Russian President Vladimir Putin glided across the Kremlin square in a new boxy black Russian-made limousine ahead of Monday’s inauguration, making a break with previous ceremonies when he used a Mercedes-Benz. The new model, called the Senate Limousine, marks a return to the Soviet-era practice of the leaders riding in home-grown ceremonial cars. Soviet leaders rode in ZIL limousines, while the lower-ranking officials had chauffeured Chaikas, or seagulls. Putin rode in a Mercedes Pullman at his previous three inaugurations. The limousine has been in development since 2013 with the project allocated 12.4 billion rubles ($197 million) in state funds. Initial production began last year.
“This is the main automobile intrigue of the last five years,” said a reporter on Rossiya 24 television, boasting that the car is “made in Russia, made with Russian components and made by the hands of Russian specialists.”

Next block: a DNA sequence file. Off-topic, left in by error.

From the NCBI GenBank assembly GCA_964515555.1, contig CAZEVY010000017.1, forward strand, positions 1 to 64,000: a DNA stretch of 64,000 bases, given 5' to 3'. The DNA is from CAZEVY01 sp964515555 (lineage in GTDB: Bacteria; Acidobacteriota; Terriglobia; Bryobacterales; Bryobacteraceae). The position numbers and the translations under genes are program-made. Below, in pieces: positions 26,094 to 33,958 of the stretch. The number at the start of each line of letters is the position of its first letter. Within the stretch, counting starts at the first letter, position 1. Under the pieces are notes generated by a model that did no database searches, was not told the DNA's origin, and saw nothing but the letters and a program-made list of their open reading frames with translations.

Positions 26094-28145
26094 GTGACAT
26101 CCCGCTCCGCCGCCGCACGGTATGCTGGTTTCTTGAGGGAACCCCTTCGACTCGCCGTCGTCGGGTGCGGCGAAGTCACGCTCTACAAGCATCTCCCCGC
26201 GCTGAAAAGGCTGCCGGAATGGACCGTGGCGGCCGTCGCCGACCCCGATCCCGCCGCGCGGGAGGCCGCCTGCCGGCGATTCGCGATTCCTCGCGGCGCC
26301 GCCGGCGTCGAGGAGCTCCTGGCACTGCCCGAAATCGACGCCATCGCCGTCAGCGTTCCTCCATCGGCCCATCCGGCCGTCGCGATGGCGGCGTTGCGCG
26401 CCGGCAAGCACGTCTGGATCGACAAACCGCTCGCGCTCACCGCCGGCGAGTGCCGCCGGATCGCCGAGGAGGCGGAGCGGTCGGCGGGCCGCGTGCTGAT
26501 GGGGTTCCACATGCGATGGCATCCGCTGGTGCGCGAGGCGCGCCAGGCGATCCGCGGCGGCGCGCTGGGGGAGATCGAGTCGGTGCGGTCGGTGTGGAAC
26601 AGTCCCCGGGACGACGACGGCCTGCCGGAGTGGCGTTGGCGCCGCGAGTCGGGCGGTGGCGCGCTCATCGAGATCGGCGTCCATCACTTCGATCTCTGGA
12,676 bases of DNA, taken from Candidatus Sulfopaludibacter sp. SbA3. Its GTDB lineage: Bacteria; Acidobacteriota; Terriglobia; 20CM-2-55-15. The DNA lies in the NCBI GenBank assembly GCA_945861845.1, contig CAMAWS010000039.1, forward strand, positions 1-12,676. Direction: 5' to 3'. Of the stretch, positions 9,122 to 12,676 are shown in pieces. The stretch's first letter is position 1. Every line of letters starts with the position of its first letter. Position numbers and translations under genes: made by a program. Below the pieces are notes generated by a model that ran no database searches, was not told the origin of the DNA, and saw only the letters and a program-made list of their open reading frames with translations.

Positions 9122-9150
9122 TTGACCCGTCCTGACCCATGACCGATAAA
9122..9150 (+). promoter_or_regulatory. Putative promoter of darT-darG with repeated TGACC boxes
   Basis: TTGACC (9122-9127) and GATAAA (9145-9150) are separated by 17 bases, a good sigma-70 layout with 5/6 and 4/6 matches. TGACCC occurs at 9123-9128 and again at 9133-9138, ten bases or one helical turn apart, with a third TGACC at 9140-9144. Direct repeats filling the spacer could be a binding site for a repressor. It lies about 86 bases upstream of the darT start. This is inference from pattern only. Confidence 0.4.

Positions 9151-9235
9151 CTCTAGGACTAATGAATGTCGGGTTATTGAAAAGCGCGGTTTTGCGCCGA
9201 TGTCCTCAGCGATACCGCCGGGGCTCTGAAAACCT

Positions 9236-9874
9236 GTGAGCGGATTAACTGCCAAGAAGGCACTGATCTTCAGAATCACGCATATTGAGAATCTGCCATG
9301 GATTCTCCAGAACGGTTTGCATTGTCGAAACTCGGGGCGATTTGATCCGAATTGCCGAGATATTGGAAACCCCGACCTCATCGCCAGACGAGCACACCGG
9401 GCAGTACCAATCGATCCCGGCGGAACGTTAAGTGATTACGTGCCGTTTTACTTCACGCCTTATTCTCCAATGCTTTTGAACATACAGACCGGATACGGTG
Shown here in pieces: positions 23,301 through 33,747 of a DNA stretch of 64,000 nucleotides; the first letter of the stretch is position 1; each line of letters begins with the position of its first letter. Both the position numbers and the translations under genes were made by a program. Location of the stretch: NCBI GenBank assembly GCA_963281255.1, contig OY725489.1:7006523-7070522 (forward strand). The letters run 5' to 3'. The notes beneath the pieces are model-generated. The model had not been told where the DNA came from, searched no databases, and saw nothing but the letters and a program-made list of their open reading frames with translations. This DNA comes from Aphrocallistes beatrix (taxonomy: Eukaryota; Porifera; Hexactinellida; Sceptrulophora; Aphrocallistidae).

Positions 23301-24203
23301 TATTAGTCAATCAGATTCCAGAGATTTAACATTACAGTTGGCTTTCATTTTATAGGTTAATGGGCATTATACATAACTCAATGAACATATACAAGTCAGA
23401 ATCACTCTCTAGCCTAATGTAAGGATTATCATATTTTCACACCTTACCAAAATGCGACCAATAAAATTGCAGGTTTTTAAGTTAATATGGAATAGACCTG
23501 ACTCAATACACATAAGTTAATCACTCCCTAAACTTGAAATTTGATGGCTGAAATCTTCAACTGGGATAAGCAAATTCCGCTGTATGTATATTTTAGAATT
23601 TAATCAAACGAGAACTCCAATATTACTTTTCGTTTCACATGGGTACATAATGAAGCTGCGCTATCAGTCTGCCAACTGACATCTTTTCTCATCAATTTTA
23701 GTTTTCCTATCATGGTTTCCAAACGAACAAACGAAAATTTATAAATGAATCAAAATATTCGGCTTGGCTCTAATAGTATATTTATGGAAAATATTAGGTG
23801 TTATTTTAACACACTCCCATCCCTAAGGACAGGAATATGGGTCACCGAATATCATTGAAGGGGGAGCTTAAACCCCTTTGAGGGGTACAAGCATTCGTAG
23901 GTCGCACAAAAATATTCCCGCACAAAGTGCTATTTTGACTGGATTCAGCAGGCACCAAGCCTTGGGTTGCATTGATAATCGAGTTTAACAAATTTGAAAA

The new limo, measuring just over 6000mm is part of a range called #Aurus that will also include a sedan simply called Senate and an MPV called Arsenal, Russian television reported, saying the names were taken from Kremlin towers. The range will also go on sale commercially and will compete in terms of specifications and price with Mercedes-Maybach, Bentley and Rolls-Royce vehicles.
Bolshevik leader Vladimir Lenin took over the cars of the former royal family and rode in a Rolls-Royce Silver Ghost while Stalin’s favorite car was a Packard. The ZIL-armoured limousines appeared in the 1950s and were used until the mid-1990s, after which officials largely used Mercedes. The Chaika limousine was also developed in the 1950s.